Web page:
General Data Protection Regulation (GDPR) is a set of rules aimed at controlling users’ personal data processing. The document was adopted by the EU Parliament on April 27, 2016. Despite this, even companies that are located outside the European Union must strictly adhere to its requirements.
Companies that process, collect or store personal data of any EU citizen, as well as those ones with offices located in one of the EU countries, are obliged to abide by the GDPR rules. In addition, companies and other organizations focused on an international audience, especially if they offer online gambling services, should also adhere to the GDPR.
Core principles of the GDPR:
- Legality, fairness and transparency of the company’s activity;
- Pursuing specific goals;
- Data accuracy;
- Minimization of the information use;
- Time frame for user data storing.
GPDR in Russia and Ukraine
Despite the fact that GDPR is a part of the EU legislation, Russia and Ukraine are also included in the list of so-called GDPR countries. In particular, this regulation affects Russian and Ukrainian companies serving European customers and operating on the territory of the EU through branches and subsidiaries.
According to the new law, which entered into force on May 25, 2018, companies must operate under the new regulation and make a number of changes that will provide enhanced personal data protection.
Lawyers explained how GPDR influences Russian and Ukrainian companies serving European clients.
What is meant by GDPR compliance?
- informing customers about their personal data collection and storage;
- specifying the type of personal data that must be entered;
- availability of new data collection policy;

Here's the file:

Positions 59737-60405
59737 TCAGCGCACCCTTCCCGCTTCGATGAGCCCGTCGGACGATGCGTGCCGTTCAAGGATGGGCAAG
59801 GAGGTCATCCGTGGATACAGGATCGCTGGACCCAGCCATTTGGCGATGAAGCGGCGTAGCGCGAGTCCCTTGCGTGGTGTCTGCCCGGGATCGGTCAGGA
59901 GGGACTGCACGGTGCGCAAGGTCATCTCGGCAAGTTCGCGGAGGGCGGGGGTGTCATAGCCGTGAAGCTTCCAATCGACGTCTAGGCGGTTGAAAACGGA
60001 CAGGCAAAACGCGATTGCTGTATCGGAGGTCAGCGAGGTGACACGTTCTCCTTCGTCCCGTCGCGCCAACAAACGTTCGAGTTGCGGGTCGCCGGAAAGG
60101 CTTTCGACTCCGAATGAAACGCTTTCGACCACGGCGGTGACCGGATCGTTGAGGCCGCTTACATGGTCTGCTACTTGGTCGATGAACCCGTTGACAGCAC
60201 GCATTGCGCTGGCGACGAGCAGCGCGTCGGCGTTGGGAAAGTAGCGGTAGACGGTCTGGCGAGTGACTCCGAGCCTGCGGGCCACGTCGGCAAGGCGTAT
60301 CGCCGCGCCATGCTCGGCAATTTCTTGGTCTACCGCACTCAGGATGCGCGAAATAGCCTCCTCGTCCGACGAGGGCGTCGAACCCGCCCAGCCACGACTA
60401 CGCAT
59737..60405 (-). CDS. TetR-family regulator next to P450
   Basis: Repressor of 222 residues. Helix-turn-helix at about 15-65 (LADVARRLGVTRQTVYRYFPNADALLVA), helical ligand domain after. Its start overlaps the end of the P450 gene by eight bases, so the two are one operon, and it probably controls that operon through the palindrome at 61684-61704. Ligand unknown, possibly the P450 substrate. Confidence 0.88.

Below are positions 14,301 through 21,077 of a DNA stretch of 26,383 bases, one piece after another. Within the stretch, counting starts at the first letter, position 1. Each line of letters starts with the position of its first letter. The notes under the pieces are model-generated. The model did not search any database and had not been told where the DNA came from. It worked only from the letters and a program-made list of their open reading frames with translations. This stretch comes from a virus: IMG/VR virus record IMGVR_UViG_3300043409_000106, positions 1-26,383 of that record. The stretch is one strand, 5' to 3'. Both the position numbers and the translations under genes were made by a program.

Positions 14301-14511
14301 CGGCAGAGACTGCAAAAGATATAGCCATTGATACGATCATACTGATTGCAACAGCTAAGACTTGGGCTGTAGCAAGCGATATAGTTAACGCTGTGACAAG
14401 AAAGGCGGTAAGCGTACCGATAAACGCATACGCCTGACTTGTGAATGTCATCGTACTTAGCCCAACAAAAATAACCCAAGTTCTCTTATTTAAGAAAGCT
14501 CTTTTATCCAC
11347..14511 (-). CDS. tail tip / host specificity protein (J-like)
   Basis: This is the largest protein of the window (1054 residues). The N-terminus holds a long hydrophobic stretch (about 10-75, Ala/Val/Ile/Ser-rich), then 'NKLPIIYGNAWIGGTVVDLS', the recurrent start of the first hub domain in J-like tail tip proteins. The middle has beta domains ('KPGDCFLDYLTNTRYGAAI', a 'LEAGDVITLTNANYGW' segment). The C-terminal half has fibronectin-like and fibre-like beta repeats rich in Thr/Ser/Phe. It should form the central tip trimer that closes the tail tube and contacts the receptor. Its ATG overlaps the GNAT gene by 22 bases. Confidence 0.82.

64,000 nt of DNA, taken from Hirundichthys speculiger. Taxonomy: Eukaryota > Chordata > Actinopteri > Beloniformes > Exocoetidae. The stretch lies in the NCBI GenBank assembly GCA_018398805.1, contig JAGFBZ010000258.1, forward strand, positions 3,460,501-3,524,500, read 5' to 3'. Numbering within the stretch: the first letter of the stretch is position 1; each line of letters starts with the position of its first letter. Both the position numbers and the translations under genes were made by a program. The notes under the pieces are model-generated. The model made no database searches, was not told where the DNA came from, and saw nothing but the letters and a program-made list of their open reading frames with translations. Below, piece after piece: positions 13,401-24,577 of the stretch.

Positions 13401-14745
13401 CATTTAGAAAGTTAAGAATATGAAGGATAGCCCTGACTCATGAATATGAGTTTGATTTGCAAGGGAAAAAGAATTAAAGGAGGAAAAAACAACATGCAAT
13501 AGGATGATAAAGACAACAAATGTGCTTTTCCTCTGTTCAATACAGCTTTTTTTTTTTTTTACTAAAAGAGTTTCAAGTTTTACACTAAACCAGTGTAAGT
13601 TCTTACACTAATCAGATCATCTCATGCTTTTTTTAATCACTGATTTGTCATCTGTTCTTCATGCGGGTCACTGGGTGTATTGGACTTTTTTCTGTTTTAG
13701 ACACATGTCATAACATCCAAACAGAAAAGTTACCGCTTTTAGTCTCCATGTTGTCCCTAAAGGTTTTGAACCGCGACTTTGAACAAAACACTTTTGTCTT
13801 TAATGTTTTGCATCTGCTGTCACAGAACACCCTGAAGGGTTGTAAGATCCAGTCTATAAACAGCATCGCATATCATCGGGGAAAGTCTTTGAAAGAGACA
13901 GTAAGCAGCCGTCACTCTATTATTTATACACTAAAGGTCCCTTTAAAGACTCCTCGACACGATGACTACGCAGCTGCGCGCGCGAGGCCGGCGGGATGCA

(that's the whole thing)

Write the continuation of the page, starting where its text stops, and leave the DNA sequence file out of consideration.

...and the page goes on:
- adherence to the data protection laws of a specific country.
The GDPR adoption resulted in many companies raising questions (located not only in GDPR countries) concerning operating rules in the Russian and Ukrainian markets. Let’s consider some of them.
1. Which companies are subject to the new regulations?
As studies have shown, operators offering online services are most affected by the GDPR because of the largest number of clients from the European Union.
2. Should companies appoint competent employees to monitor the GDPR compliance?
Companies are not obliged to do this if they work in Russia or Ukraine, however, branches and their subsidiaries must appoint such officials.
3. What do market participants need to focus on first: local privacy regulations or GDPR?
Read more: Gambling Legislation in European Countries
Russian legislation on personal information protection is rather strict and very similar to the GDPR provisions, so no problems arise. In case of uncertainty, local courts shall determine the law that is applicable in a particular situation.
Ukrainian companies frequently have to deal with personal data of users from the EU. For example, software developers have access to personal data of people who are registered in a specific database. In the GDPR countries, personal data processing includes access to personal data, even if it is not stored on any device.
What Operators Need to Know
The GDPR defines the procedure for personal data collection and storage. It differs depending on the purpose of processing. A company that defines the purpose and means of data processing is a controller, therefore it has more obligations.
First, such a company must conduct a general check and determine what personal data is used, which of it is stored on devices, where and under what conditions it can be transferred, who has access to this information and what data protection methods are used. The company cannot collect more personal data than it is necessary for this business.
The GDPR also requires clear privacy notices. Thus, it is better and more convenient when clients see a window with a short message and the "I agree" field. Obtaining consent to data processing is a key task of a controller.
The physical location of an establishment, organization, or business is not so important regarding the GDPR. The main aspect is the residence of the user, whose data is processed by a particular company. And, obviously, in addition to Russia and Ukraine, this regulation applies to all EU countries.
As mentioned earlier, the European Gaming and Betting Association called into question consumer protection standards.
Read more: Online Gambling in Eastern Europe – Part 1